High schooler's plea to end pressure strikes chord with all


Adults everywhere feel it to some degree. In our careers. In our personal lives. Likely both.

And many would argue it starts the day a kid walks through the door as a freshman in high school. After three students in two years ended their own lives at Naperville North High School, Tessa Newman wrote about the inexorable pressure on students to succeed at North, and perhaps by implication, throughout the suburbs. The pressure, she wrote, was cemented in the belief that the one path to success was getting near-perfect grades, excelling at extracurricular activities and getting into a great college; everyone outside that path is considered a failure, she said.

It was an exceptionally well-crafted and thoughtful essay, which she presented as an online petition that has drawn almost 2,000 signatures of support to change the "pressure culture" at the school.

Marie Wilson's story on it published on May 8. It shot to the top of our most-read online stories, and stayed there for three days. It's received 11,000 Facebook "likes." Travis Siebrass, our digital editor/online content editor, predicts it will make the list of the year's 10 most-read stories.

We talk all the time about "talkers," stories that will get a strong response. Often, unfortunately, it's the crime, tragic accidents, misfortune that often get the page views. We unapologetically report on these things, but it's our obligation to go far beyond that - to find stories that will resonate with readers, but for reasons other than the basic mayhem appeal. We all thought the pressure story would be well-read, but I'm not sure anyone anticipated to what extent. I have a few theories on that.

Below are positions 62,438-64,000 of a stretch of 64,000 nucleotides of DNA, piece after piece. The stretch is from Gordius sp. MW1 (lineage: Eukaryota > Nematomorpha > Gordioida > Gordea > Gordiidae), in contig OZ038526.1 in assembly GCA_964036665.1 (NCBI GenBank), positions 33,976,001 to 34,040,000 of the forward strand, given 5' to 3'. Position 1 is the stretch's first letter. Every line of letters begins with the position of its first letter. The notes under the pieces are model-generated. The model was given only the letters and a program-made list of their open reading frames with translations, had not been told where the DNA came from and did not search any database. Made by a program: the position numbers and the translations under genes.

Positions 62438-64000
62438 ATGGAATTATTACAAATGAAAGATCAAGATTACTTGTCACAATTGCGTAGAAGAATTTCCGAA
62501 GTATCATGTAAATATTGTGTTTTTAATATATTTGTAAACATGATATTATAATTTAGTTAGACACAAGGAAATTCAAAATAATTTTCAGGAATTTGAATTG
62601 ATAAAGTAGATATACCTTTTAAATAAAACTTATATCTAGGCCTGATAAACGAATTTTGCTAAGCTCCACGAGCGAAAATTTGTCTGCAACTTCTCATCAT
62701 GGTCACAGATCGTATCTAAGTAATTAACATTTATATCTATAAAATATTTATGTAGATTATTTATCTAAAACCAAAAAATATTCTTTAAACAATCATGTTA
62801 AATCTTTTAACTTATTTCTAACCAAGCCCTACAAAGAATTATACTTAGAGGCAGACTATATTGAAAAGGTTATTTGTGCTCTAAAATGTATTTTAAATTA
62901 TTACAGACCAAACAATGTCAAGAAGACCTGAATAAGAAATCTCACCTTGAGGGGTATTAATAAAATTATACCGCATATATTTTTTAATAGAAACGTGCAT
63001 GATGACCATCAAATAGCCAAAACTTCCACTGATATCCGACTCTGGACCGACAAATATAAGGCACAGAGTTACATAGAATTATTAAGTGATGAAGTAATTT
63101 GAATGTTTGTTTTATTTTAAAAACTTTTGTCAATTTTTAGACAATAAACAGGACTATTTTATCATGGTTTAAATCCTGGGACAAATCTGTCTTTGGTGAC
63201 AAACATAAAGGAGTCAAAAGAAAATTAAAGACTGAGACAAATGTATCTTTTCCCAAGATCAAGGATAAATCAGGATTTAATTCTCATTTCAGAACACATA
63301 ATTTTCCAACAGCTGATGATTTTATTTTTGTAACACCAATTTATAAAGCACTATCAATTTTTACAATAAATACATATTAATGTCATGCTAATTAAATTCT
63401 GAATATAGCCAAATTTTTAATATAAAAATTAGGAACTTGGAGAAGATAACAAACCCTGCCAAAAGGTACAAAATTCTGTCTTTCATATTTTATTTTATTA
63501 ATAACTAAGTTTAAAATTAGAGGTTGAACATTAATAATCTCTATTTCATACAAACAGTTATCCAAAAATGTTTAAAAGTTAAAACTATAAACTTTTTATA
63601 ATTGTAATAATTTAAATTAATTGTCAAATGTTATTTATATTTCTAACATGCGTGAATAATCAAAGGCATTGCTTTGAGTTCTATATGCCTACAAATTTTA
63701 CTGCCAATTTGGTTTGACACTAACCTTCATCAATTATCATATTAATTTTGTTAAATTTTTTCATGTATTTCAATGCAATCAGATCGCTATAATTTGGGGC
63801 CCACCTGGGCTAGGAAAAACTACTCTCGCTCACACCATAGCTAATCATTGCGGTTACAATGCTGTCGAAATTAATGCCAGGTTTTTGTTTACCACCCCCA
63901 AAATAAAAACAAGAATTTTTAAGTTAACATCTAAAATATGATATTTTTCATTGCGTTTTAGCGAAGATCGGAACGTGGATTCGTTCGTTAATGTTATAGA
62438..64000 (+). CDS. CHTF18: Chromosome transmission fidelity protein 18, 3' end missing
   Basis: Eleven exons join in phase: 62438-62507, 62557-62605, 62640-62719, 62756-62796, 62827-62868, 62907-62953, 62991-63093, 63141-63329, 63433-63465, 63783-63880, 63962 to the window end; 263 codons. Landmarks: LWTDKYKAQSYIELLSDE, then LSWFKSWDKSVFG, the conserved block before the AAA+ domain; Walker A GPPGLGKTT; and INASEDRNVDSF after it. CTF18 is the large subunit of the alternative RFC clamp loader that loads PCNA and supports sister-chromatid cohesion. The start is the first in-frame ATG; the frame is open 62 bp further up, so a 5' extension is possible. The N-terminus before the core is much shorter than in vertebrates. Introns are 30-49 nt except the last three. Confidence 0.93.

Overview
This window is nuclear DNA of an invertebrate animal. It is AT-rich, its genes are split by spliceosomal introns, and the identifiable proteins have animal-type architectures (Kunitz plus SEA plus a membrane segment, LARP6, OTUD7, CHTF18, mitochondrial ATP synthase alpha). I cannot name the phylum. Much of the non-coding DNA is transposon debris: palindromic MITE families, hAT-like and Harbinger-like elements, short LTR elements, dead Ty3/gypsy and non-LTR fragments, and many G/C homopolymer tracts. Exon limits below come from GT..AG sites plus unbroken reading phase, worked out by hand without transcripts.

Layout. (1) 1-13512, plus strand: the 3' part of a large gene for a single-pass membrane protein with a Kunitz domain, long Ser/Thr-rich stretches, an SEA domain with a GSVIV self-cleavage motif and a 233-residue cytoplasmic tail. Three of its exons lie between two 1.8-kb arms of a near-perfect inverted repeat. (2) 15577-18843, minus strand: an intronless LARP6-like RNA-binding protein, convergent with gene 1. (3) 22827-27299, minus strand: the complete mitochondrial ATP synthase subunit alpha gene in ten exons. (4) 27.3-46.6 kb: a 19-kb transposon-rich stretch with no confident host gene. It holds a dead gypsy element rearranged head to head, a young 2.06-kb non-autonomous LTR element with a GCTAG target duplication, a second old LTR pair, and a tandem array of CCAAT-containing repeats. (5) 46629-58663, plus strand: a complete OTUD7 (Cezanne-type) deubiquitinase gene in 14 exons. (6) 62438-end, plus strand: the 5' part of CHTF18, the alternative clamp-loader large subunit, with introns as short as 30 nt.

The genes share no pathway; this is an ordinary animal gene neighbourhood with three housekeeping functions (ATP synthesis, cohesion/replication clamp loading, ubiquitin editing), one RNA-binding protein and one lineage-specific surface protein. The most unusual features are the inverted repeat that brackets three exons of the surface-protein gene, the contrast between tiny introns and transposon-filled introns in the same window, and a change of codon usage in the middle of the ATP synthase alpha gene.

The story struck a common chord. Online comments on both Marie's story and Tessa's petition drew scores of comments, most of them thoughtful and complimentary - a rarity in the world of online commenting. They came from people with an array of backgrounds and locales, and there was a strong, "I know what you mean" or "I've been there" thread.

The reporter believed in the story. Marie has been our lead reporter in an ongoing series on mental health issues. With each passing story, she informs us how pervasive this issue truly is. Marie says she expected, as, frankly, Tessa did not, that school leaders and other experts would not dismiss Tessa's observations with a casual "thanks for sharing." Mental health awareness is a hot topic on her beat, Naperville, Marie notes, and one many do not take lightly.

But I had a bit of an ah-hah moment when I saw Marie's response to a comment after she posted the story on her own Facebook page. It read, "I'm 11 years out of high school, but I still vividly recall the pressure of it all. My favorite lessons from this story can apply to us all - students or not: Don't compete with others. Do your best each day simply because it's the right thing to do. Live your goals for yourself and pursue YOUR happiness - not someone else's. All tough to do, but this story reminds me why it's important to try."

There's one more element that I truly hope helped: The crafting of the story. It was a long piece, 1,887 words to be exact, but Marie separated the story into sections and set off each one with a passage from Tessa's essay. It was, as we editor types like to say, a long story that didn't read long.

But more important, we hope it was a story that could make a difference.

One that will make people stop and think. And perhaps be a part of the solution.

Naperville North student writes about school's 'pressure culture' — and community responds

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